mininova introduces “user icons” to help prevent spam

Today’s mininova results have a new graphical element in them:

mininova screenshot
mininova screenshot showing new user icons (click for larger image)

These icons allow users to quickly discern when a torrent that claims to be from a well-known group (e.g. eztv) is not actually from that group.
These “spam torrents” can appear when new shows come out or are anticipated to come out, and clog up the internet with useless data, wasting both ISP bandwidth and everyone’s time.

Jailbreak: replace iTunes

Some apps that let you liberate your iPhone/iPod Touch from iTunes and Apple’s renaming obfuscation:
dTunes,
PwnPlayer,
and MPlayer
make a pretty potent combination.

MPlayer is probably the weakest of the bunch; playing video skips frames and sometimes has no audio.
I would expect it to get better over time though.

Just a few more reasons to JailBreak. :-)

Blu-Ray passes HD-DVD in number of movies available

According to
enGadget HD,
the count now stands at HD DVD 158 vs Blu-ray 159.

To add insult to injury,
another enGadgetHD article says:

High-Def Digest has already updated their release page which is shows that Blu-ray has more titles with dates for February than HD DVD has for all of 2007.

HD-DVD still has the lower price though.

HD odds and ends..

HDMI 1.3: Better DTV images, sound in 2007
Why today’s best HDTVs aren’t worth buying
Blu-ray / HD DVD stalemate boosting interest in combo player?

The first two posts concern HDMI 1.3, which ups the ante from 8-bit to 16-bit colour (!), as well as uncompressed, 3 Mbps audio.

The last post posits that Blu-ray and HD-DVD are tied in the race to consumers, who seem not to care very much about the whole thing.
It is my sincere hope that Blu-ray vs HD-DVD will become just as meaningless and wasteful as the DVD-R vs DVD+R debate was a few years ago.
Who even looks to see if they are buying -R versus +R these days?
I sure don’t.
Actually, all I look for is “DL”.

Update @ 2006-12-22 10:18:
Found these on Slashdot — very interesting!

HD-DVD movies sorted by picture quality
Blu-ray movies sorted by picture quality

Canon HV10

Canon HV10
Canon HV-10 (click for large pictures [1] [2])

Merkle has this very small, sophisticated HD camera right now.
You may also want to view the presentation at B&H.

I also noticed the Sony store has their own smaller HD camcorders as well.
I sold all of my Sony stock and bought Canon, mostly because of the playstation 3 and Sony battery problems, actually.

A market correction in Japan could hurt the portfolio no matter what Japanese stocks one holds.
I still love that Sony Bravia XBR 2 television.

I hope the worry-warts lower SNE some more so I can buy back in at a good price, although getting smoked for half a billion $ in batteries can’t be good.

[edited 2006-10-23 by rae – links and pics]

Intel Mac owners – are you running PPC VLC?

VLC

VLC is used by many people to play avi’s, especially movies and TV shows.
However, on the Mac there is no “universal binary” version of VLC yet.

We discovered tonight that Iain has been watching movies on his Intel Core Duo-based MacBook using the PPC version of VLC.
Needless to say, this adds a whole layer of performance degredation!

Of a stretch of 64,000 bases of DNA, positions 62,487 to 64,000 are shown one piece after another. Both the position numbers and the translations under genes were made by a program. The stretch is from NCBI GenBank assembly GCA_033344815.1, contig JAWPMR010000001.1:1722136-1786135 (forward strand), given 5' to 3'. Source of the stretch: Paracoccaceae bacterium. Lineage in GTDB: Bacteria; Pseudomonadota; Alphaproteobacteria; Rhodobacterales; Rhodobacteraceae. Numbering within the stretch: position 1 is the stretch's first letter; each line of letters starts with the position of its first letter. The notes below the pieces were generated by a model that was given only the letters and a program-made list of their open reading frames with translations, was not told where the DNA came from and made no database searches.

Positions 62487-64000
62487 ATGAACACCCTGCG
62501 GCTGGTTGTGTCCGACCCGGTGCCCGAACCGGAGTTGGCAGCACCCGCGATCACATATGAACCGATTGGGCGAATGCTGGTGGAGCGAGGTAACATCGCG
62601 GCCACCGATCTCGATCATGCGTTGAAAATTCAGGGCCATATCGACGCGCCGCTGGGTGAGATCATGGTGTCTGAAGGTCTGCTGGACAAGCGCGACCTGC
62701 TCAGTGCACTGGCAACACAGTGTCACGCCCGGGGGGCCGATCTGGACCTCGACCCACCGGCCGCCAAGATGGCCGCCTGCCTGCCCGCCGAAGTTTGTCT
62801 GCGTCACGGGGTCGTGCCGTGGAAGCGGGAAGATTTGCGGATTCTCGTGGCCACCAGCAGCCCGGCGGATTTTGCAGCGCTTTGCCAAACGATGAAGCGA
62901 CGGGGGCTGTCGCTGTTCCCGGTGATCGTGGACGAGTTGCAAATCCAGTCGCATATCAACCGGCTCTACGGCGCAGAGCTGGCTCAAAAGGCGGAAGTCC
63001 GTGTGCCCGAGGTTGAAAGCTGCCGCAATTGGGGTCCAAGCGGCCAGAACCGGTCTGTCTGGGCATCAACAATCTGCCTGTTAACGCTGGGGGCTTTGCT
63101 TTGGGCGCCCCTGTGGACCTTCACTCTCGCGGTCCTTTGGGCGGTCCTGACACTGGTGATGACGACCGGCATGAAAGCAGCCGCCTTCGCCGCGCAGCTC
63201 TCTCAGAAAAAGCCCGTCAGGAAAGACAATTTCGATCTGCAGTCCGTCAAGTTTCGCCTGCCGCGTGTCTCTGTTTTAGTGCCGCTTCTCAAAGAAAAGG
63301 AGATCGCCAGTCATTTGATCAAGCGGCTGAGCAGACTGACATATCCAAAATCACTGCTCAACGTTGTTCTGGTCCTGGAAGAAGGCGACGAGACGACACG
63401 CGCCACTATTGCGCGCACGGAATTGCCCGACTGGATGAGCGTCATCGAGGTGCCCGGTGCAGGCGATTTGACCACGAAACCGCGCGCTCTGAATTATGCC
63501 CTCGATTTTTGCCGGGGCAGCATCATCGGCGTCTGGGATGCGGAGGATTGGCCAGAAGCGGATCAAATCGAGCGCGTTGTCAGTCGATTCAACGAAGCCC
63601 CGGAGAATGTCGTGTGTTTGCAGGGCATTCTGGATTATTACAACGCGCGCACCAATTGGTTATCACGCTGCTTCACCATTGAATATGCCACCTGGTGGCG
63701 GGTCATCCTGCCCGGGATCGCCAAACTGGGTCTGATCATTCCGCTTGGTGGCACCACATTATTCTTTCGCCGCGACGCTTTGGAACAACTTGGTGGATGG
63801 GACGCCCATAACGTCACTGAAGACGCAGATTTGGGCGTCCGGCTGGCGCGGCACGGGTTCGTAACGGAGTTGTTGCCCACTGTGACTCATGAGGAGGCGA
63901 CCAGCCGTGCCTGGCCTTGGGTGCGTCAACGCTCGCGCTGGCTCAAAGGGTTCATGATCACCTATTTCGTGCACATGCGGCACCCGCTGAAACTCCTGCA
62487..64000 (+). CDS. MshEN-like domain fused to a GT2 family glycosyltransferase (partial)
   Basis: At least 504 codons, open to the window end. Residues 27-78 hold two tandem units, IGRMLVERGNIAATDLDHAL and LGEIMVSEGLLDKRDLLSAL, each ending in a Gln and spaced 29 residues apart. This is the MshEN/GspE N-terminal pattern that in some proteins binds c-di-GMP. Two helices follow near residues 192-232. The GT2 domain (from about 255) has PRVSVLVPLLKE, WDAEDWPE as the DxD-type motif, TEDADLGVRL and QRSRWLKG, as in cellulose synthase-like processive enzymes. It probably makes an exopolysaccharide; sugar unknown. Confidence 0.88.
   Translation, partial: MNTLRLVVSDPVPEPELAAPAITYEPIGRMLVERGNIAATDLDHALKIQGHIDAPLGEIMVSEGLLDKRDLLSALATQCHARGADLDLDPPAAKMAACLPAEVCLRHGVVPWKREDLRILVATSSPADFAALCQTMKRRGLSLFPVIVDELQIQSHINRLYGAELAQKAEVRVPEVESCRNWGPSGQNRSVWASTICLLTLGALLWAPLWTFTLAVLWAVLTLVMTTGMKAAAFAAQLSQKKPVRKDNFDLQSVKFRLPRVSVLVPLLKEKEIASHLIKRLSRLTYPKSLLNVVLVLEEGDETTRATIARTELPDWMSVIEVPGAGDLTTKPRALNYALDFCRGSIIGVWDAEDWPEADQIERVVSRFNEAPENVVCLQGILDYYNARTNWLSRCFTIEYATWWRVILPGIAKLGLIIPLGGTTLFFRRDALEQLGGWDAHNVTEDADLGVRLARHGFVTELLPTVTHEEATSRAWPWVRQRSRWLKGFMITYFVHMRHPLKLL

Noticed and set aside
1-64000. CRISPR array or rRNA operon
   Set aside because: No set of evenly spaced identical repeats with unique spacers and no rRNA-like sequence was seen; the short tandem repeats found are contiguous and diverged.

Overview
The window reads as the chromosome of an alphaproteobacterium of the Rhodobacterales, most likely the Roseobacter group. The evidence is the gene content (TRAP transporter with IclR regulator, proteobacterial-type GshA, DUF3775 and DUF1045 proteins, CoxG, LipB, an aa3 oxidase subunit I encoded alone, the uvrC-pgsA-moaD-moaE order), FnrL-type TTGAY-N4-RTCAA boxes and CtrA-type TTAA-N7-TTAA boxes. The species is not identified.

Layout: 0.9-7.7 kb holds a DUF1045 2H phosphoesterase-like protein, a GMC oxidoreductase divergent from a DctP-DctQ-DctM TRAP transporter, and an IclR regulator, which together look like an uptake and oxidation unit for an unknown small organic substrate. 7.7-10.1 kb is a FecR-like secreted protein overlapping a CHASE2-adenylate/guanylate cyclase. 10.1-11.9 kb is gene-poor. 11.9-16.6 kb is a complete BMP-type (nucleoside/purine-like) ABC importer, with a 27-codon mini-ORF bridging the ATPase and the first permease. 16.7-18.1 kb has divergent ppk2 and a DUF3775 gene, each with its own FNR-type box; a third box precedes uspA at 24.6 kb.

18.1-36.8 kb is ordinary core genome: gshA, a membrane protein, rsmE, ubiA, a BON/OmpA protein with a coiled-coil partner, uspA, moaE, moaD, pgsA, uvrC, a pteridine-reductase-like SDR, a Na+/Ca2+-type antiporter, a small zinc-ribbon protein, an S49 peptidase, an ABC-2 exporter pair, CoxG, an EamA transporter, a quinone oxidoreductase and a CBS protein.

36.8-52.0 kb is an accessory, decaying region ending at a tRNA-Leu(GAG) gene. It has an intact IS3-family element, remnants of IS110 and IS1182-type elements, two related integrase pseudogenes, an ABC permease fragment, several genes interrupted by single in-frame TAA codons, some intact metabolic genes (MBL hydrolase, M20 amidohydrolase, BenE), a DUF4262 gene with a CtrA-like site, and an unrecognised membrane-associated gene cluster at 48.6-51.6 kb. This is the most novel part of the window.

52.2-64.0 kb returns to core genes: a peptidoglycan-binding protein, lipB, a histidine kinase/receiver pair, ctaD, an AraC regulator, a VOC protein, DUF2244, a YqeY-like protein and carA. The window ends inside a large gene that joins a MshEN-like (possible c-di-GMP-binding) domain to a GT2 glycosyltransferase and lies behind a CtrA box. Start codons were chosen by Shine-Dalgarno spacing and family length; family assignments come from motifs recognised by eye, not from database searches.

So we copied the Intel version of the most recent
nightly build
and CPU usage dropped dramatically.
Actually, it may have been the other way around (see low CPU usage on Intel, and then try PPC version and see much higher values).

Well, in any case, be sure to use an Intel version of VLC to watch those videos!
Even though it is just a “nightly build”, I’ve found the quality of
the one I got
to be quite high.
No crash or any other problems yet.

(knocks wood)

Blu-ray seems beta, but it will win

Blu-ray

The following is my current impression of the status of HD formats at this moment.

There have been some comparisons of picture quality (PQ) made between HD-DVD and Blu-ray, and the latter often comes up short.
One factor is the codec used.

For some reason, the Blu-ray movies being released are mostly encoded with MPEG-2, rather than the two-generations-better VC-1.
Apparently there is encoding software coming out that runs on a PC in near realtime.
I wonder – since HD-DVD uses CV-1 as well, why can’t they encode it once for both formats?
Are there internal “HD-DVD” teams and “Blu-ray” teams at the various studios?
I really hope not.

The other factor is hardware bugs.
There have been some issues, although they may be fixed by a firmware update.
Unfortunately, I haven’t heard of one being released.

Now, despite all these issues with Blu-ray, it is still my pick as the eventual victor, for the exact same reason VHS beat beta: quantity.

Beta could only hold 60 minutes of video, while VHS offered 2 hours, or 6 hours if you didn’t mind crappy quality.
It’s not quite the same for Blu-ray: even at HD-DVD’s minimal 15 Gig size for a one-sided, single-layer disc, there is plenty of room for a good-quality HD movie.

However, these discs will also be used to store data on computers, and with Blu-ray being demonstrated at 200 GB (using 6 layers of 33 GB each), HD-DVD doesn’t even come close.
With our 750 GB hard disks in our computers, we need this for long-term shelf storage.

I really think it’s that simple.
Because Blu-ray and HD-DVD certainly don’t differ in any meaningful way when it comes to HD playback quality.